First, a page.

For years it has been the most popular ticket in food all over Savannah, an opportunity for restaurants to stray from their regular menus a little at a fixed price plus a chance for people who love to go out to eat to do so without being fearful of breaking the bank.

Of course, we are talking about Restaurant Week.

Up until a few years ago, Savannah’s Restaurant Week was always held at the end of January. 

It was created to fill a huge gap in food and beverage revenues during the Winter. It worked very well as long as restaurants stuck to a three courses for $30 format. That format went unchanged for maybe a decade, even though the price of food was creeping north year to year to year. As time wore on, participating restaurants were seeing diminishing returns. In some cases, even a loss of revenue in attempting to put together a $30 menu.

A few years back, Eat It and Like It got involved in Restaurant Week and was the first to offer restaurants an opportunity to participate at a three for $40 or $45 menu. 

It was well received. But that was a few years ago, as in pre-pandemic.

Now, I am one of the first people out there that is just about up to here with blaming anything ‘on the pandemic.’ 

But the reality is, the landscape has changed dramatically in a lot of different corners of the world since Spring of 2020. How many headlines do you need to see about food costs and labor shortages to realize that most restaurants continue to adjust to this ‘new normal’? 

The problem continues here and everywhere.

Former employees will tell you they got sick of working for less than a living wage. At the same time, restaurant owners will tell you they simply cannot afford to pay everyone on their staff $22/$25 an hour or more without passing those costs along to you.

Are you ready to pay $30 for a burger? No, of course not. No one is. That’s the juggling act owners face on the regular. 

Believe me, I’ve had probably two dozen conversations with so many of them about the same issue.

Early this Summer, we floated the idea of bringing back a Summer Restaurant Week to well over a dozen local restaurants. 

The responses ranged from “There’s just no way we could handle that right now,” to “we’ve got way more on our plate this Summer than we can handle.” And also “The staff would hate me if I did that to them.”

At the same time, some restaurants tell me they are regularly setting records at their restaurants. Savannah is absolutely red-hot right now. Dining rooms are full in many cases across the board.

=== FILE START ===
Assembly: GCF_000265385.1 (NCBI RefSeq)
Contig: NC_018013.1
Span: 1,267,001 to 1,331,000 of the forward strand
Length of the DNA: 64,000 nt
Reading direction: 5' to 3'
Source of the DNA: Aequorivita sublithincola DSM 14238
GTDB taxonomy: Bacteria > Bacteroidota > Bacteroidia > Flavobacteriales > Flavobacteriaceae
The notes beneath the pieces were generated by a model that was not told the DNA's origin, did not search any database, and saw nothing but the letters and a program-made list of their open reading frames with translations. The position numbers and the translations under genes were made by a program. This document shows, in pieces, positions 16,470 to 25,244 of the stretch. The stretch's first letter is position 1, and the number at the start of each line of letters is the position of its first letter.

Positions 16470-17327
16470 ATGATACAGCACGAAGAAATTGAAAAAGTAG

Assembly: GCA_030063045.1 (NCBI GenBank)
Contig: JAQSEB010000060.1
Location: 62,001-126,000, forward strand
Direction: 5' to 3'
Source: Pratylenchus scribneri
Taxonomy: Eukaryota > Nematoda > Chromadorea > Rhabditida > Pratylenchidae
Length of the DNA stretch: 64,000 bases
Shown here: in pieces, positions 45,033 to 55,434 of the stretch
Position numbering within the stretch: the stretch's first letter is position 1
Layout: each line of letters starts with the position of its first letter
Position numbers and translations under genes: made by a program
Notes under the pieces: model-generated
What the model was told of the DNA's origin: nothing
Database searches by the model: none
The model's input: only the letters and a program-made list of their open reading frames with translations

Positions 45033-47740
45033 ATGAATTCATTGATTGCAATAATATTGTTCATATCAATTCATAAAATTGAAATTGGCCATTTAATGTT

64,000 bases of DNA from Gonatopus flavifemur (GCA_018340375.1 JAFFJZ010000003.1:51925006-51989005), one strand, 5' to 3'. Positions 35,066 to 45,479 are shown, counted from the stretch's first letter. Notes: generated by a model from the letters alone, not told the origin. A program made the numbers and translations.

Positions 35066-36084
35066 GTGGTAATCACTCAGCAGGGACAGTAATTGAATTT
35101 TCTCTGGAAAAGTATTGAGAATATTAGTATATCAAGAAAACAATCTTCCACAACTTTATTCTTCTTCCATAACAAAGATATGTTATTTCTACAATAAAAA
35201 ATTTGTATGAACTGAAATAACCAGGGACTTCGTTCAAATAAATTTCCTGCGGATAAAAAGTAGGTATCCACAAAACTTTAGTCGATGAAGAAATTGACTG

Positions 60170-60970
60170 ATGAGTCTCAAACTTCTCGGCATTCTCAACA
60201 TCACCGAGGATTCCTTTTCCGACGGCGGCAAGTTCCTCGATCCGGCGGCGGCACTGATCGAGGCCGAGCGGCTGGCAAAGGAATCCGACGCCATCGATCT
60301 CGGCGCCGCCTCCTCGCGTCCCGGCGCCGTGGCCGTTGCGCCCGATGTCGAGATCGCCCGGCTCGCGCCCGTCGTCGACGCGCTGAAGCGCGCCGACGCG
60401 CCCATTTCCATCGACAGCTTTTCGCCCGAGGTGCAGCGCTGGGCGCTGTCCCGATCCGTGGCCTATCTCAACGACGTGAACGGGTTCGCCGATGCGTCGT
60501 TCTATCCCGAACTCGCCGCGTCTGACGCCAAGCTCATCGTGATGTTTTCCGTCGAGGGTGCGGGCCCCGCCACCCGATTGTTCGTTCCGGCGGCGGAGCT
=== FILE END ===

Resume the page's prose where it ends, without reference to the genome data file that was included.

So where’s the motivation to trim already small margins? It is hard to find.

The other major issue was food costs. A couple of years ago we got push back from several restaurants for a $40 or $45 dollar menu because it was still too low. 

Charleston’s Restaurant Week next month starts at $45 for three courses. The higher end restaurants will go to $65, we’ve seen the trend already. 

In Savannah? That won’t fly. Sure, you’d have some people participate at $65, but enough to make it worth the trouble for that participating restaurant? Not likely.

Only one restaurant immediately jumped on board and never wavered in their commitment to putting a special menu together. That was Ardsley Station.

click to enlarge EAT IT AND LIKE IT: Restaurant Week returns to Ardsley Station
Ardsley Station

Ardsley Station General Manager Tyler Kopkas never flinched when I shot him a text message asking him if he was interested. When I told him weeks later he was alone on the list, he didn’t even pause. Ardsley Station is all in. Their special menu (3 courses for $40-with a few restrictions) is underway and will run through September 11.

We’ve been fielding emails year round asking if Restaurant Week would return, and technically it has. The good news is, we can enjoy one of Savannah’s most popular restaurants at a fixed price for the next two weeks. The good news also is, we aren’t going anywhere. We are going to keep trying to put it together every year, tweaking the model as we go in hopes of finding a win/win sweet spot for everyone involved.

To be continued.


Jesse Blanco

One of the most recognizable personalities in the Savannah/Hilton Head Island television market, Jesse Blanco is sometimes called "Savannah's Anthony Bourdain." His 'Eat It and Like It' show has become a major regional brand in the foodie world.
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